For the half dozen blog entries to follow, I will write detailed anecdotes about the past month, but for today I’ll lay the general groundwork. In late April, Manyu and I traveled to Alsace in France to visit Manyu’s sister Shauyu and her husband Claude. The highlight of our three-week trip was to be a five-day pilgrimage on a French section of the Camino de Santiago. Led by Claude, Shauyu, and Claude’s cousin Martine, we took the hike, but somewhere along the way I tested positive for COVID. One by one I infected Manyu, Claude, and Shauyu, and our three-week trip extended to five weeks, so that when I returned to La Crosse, I had one day before leaving for Canada. I actually missed the planned departure date by a day, but my fishing companions, once they knew I was on my way home, waited one day so I could still make the trip. Therefore I have three big events to write about – 1) a once-in-a-lifetime adventure on the famed European route to the supposed burial site of Jesus’s disciple James, 2) a hopefully once-in-a-lifetime sequestration in a foreign country unable to come home, and 3) the highlights of my annual fishing trip to Canada. Two were excellent, one was lousy, and even the lousy one might take on positive attributes after a few months have passed. Either way, I am now home, I turn sixty-eight years old tomorrow, and Jack (my dog) is again happy to have me home. Except for the fact that my lawn needs cutting and my vegetable garden looks abandoned, all is good.
Essays to My Daughter (Excerpt No. 2 (May 2, 2022))
Currently I am traveling without electronic devices, so I won’t be able to write this week’s blog. The following is an excerpt from my upcoming Essays to My Daughter on Our Relationship with the Natural World. By next week, I’ll be back to writing my usual blogs.
When I returned with the pole and the bucket, [my dad] pulled a red handkerchief out of his pocket and used his jackknife to cut a small square of red material out of one corner. My family did not have much money at the time, and my dad was cheap. I remember being surprised he’d intentionally put a hole in his handkerchief. He put the red square on the bare hook of my pole and told me to gently lower it in front of the outermost frog. I did, and the frog immediately lunged at the red material. It hooked itself, and I reeled it in like a fish. I put the frog in the bucket, and my dad covered the top of the bucket with the handkerchief. The lunging frog surprised me, but no more so than the fact that none of the other frogs moved when their companion was lifted to the heavens. Had I crept down the bank, I might have caught one frog before the rest jumped into the river. With my fishing pole, I was able to lower the red lure six times and catch every one. With six frogs in the bucket, my dad asked me what I wanted to do with them. I said I wanted to put them back. I walked down the embankment and gently poured leopard frogs into the river. I knew that the correct way to release fish was to humanely set them in the water, not toss them — and I assumed the same principle applied to frogs. Then we got back in the car and drove home.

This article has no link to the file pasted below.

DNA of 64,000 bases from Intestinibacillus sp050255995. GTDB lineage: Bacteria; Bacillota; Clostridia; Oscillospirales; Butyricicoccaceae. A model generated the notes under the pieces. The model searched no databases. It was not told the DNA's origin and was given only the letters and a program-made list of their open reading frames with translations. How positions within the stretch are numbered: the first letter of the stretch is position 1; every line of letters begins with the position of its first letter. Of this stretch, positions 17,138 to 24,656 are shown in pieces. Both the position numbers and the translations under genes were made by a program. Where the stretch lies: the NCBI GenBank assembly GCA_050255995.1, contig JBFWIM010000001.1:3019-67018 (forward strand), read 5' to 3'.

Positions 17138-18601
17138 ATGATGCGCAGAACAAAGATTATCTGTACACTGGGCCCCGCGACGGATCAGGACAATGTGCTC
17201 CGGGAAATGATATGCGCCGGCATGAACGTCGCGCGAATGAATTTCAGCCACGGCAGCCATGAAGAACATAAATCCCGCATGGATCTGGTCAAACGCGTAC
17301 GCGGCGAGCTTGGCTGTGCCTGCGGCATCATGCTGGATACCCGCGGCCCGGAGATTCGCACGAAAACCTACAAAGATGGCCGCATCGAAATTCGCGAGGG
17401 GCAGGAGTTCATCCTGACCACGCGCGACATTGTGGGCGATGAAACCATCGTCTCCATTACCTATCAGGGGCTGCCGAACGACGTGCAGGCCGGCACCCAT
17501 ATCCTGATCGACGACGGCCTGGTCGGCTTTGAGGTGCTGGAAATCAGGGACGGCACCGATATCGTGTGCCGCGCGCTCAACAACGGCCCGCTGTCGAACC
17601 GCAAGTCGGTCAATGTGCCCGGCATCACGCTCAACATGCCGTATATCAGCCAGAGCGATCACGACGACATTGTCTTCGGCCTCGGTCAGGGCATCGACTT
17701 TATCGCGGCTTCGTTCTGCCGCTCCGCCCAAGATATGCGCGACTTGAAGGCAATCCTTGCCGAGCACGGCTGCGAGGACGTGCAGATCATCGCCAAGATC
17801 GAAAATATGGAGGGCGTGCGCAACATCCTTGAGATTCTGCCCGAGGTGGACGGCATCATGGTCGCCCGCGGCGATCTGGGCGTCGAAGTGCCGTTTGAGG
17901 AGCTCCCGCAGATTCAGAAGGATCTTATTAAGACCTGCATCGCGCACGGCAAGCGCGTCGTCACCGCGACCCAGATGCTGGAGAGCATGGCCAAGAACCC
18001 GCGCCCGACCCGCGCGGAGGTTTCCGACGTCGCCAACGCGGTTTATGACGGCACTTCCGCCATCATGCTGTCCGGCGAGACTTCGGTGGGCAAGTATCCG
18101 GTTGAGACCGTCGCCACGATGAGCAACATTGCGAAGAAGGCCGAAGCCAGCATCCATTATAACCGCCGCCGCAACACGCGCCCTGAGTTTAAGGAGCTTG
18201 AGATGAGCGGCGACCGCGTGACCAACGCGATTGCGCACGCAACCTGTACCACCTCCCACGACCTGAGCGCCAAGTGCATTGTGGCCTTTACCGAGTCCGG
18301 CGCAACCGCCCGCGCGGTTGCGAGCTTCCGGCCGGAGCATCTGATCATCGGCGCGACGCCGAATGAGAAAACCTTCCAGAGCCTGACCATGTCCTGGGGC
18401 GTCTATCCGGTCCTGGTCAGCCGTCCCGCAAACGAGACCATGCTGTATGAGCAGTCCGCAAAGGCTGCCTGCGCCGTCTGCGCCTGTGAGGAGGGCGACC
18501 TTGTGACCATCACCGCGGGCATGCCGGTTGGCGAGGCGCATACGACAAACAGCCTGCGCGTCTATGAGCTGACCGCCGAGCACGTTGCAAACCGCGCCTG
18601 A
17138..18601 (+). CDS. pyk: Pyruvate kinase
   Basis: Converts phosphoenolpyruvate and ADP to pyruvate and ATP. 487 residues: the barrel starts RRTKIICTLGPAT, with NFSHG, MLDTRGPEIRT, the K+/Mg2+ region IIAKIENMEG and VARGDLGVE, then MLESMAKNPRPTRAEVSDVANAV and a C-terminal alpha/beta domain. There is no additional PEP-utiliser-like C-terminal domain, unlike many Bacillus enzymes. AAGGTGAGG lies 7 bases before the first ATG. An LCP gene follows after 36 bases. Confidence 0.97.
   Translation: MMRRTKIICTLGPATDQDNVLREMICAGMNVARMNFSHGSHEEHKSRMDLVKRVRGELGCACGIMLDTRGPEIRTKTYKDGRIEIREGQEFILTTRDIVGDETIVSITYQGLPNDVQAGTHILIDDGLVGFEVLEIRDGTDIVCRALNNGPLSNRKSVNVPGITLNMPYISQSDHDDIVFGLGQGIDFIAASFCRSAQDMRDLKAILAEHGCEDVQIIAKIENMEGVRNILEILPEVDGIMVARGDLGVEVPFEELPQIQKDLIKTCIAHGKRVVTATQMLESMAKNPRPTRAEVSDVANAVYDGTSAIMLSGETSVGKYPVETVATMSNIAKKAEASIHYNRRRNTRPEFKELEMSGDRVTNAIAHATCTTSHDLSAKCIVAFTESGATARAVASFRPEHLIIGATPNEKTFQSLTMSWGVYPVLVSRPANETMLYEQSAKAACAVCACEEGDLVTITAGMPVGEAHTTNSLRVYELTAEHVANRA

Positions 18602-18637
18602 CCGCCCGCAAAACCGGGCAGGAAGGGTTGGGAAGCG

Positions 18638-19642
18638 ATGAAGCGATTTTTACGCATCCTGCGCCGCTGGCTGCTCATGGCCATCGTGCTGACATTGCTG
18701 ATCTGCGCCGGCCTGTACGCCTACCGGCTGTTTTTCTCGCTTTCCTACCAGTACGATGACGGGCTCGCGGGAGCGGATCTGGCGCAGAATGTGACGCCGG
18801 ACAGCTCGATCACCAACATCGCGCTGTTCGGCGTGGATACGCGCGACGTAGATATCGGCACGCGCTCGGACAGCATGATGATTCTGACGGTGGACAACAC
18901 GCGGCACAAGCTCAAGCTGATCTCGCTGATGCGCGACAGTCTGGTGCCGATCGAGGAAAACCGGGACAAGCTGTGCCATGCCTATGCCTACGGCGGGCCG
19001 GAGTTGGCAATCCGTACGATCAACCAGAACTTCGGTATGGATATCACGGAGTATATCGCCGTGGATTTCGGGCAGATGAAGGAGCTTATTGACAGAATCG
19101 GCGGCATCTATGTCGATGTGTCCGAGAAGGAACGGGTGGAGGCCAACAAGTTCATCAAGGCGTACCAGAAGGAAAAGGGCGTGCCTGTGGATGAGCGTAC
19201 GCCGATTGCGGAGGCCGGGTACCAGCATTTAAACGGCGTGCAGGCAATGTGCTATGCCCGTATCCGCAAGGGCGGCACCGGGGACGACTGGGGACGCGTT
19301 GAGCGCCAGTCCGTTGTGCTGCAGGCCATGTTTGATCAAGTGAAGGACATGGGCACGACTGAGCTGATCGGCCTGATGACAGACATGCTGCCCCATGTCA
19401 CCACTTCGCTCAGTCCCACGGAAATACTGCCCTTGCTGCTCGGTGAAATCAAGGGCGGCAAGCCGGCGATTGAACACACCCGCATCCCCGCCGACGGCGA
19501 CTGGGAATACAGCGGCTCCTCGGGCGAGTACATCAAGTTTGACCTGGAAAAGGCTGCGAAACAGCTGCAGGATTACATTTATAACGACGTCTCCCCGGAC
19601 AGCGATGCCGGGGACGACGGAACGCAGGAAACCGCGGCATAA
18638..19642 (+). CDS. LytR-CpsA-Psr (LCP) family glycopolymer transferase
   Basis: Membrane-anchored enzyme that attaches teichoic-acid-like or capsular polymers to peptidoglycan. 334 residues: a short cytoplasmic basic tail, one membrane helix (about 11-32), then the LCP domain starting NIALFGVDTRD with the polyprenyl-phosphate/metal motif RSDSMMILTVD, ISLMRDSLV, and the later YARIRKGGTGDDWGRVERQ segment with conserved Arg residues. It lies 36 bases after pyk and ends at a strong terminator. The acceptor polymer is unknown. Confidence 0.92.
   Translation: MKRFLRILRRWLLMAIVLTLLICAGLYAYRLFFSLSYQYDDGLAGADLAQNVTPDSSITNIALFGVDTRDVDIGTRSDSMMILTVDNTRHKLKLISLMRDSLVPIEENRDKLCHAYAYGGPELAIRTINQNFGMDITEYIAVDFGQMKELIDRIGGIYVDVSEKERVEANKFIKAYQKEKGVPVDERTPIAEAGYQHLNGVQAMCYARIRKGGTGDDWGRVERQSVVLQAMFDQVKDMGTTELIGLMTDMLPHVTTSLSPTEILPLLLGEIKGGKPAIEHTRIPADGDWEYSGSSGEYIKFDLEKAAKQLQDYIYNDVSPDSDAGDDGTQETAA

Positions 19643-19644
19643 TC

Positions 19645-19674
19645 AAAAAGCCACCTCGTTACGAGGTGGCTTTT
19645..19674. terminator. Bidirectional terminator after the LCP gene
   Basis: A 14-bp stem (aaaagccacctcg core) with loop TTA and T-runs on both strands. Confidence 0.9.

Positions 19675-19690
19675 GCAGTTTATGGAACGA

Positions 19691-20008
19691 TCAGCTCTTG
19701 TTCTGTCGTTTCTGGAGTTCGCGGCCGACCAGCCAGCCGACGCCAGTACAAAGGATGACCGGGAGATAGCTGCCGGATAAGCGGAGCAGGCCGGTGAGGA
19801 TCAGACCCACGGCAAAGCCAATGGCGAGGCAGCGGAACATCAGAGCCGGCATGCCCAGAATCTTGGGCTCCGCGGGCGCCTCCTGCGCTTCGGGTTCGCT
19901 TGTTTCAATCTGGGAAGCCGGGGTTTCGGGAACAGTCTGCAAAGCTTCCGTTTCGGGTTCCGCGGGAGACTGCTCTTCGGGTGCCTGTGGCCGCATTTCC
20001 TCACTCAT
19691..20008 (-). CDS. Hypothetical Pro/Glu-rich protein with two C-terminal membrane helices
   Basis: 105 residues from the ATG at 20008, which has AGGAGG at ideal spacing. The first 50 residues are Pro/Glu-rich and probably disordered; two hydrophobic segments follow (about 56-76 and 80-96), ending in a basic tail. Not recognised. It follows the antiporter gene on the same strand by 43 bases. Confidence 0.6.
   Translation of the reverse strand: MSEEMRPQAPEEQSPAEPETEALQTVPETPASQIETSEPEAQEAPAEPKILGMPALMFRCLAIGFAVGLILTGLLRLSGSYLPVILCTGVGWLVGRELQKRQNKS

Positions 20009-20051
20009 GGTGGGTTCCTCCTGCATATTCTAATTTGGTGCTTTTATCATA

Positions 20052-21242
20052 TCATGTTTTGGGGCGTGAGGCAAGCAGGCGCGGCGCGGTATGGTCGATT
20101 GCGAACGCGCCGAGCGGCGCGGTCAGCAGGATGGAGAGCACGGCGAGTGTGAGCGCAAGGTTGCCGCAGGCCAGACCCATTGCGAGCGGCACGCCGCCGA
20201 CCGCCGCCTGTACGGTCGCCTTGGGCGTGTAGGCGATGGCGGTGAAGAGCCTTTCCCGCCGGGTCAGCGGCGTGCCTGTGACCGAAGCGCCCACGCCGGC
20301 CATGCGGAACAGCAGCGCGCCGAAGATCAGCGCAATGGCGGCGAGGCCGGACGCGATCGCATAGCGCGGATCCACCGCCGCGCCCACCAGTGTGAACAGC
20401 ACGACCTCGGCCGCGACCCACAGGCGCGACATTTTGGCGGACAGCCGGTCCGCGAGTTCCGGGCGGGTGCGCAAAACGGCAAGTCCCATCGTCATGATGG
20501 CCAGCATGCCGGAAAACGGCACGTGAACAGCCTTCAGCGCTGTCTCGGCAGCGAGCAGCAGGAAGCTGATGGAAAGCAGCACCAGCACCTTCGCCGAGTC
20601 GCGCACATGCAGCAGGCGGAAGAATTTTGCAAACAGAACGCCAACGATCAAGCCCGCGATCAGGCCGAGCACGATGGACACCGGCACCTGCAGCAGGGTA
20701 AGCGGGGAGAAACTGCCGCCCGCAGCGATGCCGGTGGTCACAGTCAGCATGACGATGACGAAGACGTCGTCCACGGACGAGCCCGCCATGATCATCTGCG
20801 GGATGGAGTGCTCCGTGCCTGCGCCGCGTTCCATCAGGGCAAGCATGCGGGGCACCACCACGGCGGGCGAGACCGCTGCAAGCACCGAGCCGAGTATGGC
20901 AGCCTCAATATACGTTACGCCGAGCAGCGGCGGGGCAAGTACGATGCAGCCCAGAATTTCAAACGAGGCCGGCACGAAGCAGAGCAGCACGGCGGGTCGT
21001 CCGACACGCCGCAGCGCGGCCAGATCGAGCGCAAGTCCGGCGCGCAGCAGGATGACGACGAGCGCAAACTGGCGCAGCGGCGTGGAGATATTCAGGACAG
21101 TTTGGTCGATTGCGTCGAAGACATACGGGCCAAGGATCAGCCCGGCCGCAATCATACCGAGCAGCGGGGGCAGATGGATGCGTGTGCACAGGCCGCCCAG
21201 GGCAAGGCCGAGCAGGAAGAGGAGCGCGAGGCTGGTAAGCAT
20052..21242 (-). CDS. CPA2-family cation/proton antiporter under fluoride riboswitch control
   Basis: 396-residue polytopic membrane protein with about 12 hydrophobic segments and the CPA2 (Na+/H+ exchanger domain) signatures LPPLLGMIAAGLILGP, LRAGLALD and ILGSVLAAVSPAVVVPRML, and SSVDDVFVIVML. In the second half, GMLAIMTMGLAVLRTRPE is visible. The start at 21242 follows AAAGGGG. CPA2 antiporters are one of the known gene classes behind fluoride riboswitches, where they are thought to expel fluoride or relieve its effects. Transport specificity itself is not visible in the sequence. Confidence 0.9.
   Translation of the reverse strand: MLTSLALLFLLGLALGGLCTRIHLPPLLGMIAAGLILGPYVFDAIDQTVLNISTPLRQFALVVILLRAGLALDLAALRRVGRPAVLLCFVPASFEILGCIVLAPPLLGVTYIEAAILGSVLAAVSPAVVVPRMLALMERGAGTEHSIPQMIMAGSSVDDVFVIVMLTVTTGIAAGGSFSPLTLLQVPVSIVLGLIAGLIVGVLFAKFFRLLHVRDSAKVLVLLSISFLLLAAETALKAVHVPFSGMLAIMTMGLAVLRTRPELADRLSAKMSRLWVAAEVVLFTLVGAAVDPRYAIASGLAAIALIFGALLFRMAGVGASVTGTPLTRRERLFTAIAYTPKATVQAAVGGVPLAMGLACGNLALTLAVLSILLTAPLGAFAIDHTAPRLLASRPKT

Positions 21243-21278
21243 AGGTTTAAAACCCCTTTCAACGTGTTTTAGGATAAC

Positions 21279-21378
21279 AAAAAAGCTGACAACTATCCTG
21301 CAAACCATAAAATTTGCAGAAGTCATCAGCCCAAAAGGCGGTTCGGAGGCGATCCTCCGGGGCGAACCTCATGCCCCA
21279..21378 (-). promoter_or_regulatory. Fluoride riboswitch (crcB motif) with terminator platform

Essays to My Daughter (Excerpt No. 1 (April 25, 2022))
Currently I am traveling without electronic devices, so I won’t be able to write this week’s blog. However, my next book is in the hands of Purdue University Press for final revisions, so while I am gone, I will print short excerpts from the upcoming Essays to My Daughter on Our Relationship with the Natural World. I hopefully will have much to say about my trip upon my return.
The return of the turkeys made me think about other environmental events that have happened in Wisconsin during my lifetime. All of them, of course, occurred decades after the writing of “The Good Oak.” The list of invasive species would be a story unto itself. Along with garlic mustard, there would be purple loosestrife, gypsy moths, emerald ash borers, burdock, Canada thistle (a plant native to Eurasia in spite of its name), leafy spurge, honeysuckle, and more recently, Asian ladybugs and bighead carp. The most memorable invasive species for me is the alewife. As a kid growing up near Lake Michigan in the 1960s, summers meant a wide belt of dead herring at the high-water mark of every beach I ever played on. When I was eleven years old and at the peak of my lakeshore wanderings, alewife made up 90 percent of the fish mass in Lake Michigan. Today the alewife population is greatly reduced, and the long ribbons of rotting alewife on the beach have been replaced by the equally ubiquitous remains of invasive zebra mussels. Mussel shells, however, don’t stink, and I almost feel sorry for the current generation of young Great Lakes beachcombers. Decades from now, what foul aroma is going to remind these kids of the best part of their childhood?
Catch-22 (April 18, 2022)